Today, almost no one will remain loyal to any church or organization unless they perceive that it works for them, and not for itself. In a world of splendid and sumptuous menu choices, too many of our churches are offering up reheated Spam, available only at certain hours of the week, served to bored people who receive it without joy. Church has become ritualistic, tasteless drudgery. As Paul Nixon says, In a world of wonderful choices, there is simply no reason anymore for any of us to waste our time on enterprises that we perceive as boring or irrelevant. There are too many other good things to do out there that are far more tasty! A recent study of college students tracked from their freshman to senior year discovered what I have always known to be true: with each passing year, the students interest in exploring life’s spiritual dimension increases! Yet, over the same time, their sense that organized religion is relevant to that exploration steadily diminishes. Church, as we know it, simply doesn’t work for most young adults. It is important for us to realize that it neither the quest for spirituality nor for authentic community that turns this generation off. Rather, they are exasperated by the wearisome, irrelevant, institutional expressions of spirituality and community.
Our churches have become bastions of isolation, not places of thriving community. Go worship in any mainline protestant church in the country and here is what you are likely to find, according to Nixon:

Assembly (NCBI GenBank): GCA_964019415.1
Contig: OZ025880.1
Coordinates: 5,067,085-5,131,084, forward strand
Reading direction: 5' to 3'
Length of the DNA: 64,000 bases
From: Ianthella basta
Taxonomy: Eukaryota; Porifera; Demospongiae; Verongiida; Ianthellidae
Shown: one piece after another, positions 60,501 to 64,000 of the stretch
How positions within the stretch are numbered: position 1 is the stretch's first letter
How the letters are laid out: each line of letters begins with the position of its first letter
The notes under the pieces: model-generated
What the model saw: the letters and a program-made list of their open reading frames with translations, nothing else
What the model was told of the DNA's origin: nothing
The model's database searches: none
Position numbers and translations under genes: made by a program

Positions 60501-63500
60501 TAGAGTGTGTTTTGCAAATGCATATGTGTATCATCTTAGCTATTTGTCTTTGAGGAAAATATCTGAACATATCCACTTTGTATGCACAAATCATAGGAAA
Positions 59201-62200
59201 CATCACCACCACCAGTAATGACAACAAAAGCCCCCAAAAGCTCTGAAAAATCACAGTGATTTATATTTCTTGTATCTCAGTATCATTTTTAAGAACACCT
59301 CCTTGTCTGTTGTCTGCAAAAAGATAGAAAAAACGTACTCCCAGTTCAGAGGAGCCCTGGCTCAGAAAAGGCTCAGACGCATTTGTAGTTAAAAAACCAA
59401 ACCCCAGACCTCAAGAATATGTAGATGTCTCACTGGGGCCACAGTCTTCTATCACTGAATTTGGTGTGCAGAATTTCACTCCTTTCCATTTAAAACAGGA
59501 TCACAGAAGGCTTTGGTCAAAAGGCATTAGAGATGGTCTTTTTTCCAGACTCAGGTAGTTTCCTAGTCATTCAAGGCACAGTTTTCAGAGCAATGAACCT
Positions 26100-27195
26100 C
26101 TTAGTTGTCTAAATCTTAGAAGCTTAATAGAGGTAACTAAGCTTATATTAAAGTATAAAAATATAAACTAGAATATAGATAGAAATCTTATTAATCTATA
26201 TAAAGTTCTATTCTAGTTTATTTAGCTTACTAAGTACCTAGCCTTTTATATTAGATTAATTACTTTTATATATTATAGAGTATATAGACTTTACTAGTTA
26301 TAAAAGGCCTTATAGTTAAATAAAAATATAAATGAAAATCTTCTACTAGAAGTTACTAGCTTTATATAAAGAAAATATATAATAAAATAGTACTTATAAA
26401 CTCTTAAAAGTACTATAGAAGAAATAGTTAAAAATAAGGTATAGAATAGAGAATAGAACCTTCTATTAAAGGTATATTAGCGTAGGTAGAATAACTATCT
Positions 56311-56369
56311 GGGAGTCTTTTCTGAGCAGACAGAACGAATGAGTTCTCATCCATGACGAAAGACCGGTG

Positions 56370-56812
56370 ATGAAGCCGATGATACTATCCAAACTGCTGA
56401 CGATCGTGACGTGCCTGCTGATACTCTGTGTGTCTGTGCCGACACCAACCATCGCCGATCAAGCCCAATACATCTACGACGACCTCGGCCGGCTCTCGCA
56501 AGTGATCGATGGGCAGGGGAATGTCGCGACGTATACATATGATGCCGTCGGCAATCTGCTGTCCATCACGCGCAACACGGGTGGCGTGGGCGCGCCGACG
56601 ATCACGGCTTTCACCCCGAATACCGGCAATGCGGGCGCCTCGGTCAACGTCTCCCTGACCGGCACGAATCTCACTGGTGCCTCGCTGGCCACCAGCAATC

- People scattered across a worship space that is too big for the crowd present, sitting in isolation from one another.
- No systematic design for contacting or connecting with people when they drop out of worship participation for more than a couple of weeks, feeding the common perception that “nobody cares whether I show up or not.”
- A nice coffee time after the service, but a lack of settings where people move beyond small talk to share real hurts and hopes with one another.
- Fortress-like buildings erected in another era by people that used to live in the neighborhood, but who etierh died or moved somewhere else—so that the building now functions as an alien and intimidating presence in the new neighborhood, typically locked up for 165 hours a week.
- Ministries to the poor often offered at arms-length distance from the people served, rather than drawing neighbors together in partnership and authentic spiritual community.